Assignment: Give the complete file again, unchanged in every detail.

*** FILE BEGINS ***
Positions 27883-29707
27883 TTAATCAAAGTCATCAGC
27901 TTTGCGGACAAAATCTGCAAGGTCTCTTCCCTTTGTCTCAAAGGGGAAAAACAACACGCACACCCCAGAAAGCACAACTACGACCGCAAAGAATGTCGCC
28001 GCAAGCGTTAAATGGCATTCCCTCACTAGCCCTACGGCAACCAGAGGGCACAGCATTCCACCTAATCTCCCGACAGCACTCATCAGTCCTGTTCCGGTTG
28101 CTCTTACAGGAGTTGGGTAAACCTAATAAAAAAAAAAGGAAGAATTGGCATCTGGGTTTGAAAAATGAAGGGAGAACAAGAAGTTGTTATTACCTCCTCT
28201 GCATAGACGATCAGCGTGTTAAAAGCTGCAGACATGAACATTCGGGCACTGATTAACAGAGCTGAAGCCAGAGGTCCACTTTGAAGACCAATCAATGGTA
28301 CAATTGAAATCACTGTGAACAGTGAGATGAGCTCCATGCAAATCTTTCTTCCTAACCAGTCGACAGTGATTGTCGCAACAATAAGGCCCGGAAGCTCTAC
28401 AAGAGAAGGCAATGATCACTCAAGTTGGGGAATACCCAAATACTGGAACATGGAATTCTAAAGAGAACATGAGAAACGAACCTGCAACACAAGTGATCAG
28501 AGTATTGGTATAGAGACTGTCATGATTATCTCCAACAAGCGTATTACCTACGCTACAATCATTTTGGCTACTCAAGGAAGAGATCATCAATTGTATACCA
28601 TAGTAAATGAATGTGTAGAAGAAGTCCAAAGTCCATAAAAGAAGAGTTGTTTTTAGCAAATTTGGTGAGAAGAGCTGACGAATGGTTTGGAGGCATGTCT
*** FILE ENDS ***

Positions 27883-29707
27883 TTAATCAAAGTCATCAGC
27901 TTTGCGGACAAAATCTGCAAGGTCTCTTCCCTTTGTCTCAAAGGGGAAAAACAACACGCACACCCCAGAAAGCACAACTACGACCGCAAAGAATGTCGCC
28001 GCAAGCGTTAAATGGCATTCCCTCACTAGCCCTACGGCAACCAGAGGGCACAGCATTCCACCTAATCTCCCGACAGCACTCATCAGTCCTGTTCCGGTTG
28101 CTCTTACAGGAGTTGGGTAAACCTAATAAAAAAAAAAGGAAGAATTGGCATCTGGGTTTGAAAAATGAAGGGAGAACAAGAAGTTGTTATTACCTCCTCT
28201 GCATAGACGATCAGCGTGTTAAAAGCTGCAGACATGAACATTCGGGCACTGATTAACAGAGCTGAAGCCAGAGGTCCACTTTGAAGACCAATCAATGGTA
28301 CAATTGAAATCACTGTGAACAGTGAGATGAGCTCCATGCAAATCTTTCTTCCTAACCAGTCGACAGTGATTGTCGCAACAATAAGGCCCGGAAGCTCTAC
28401 AAGAGAAGGCAATGATCACTCAAGTTGGGGAATACCCAAATACTGGAACATGGAATTCTAAAGAGAACATGAGAAACGAACCTGCAACACAAGTGATCAG
28501 AGTATTGGTATAGAGACTGTCATGATTATCTCCAACAAGCGTATTACCTACGCTACAATCATTTTGGCTACTCAAGGAAGAGATCATCAATTGTATACCA
28601 TAGTAAATGAATGTGTAGAAGAAGTCCAAAGTCCATAAAAGAAGAGTTGTTTTTAGCAAATTTGGTGAGAAGAGCTGACGAATGGTTTGGAGGCATGTCT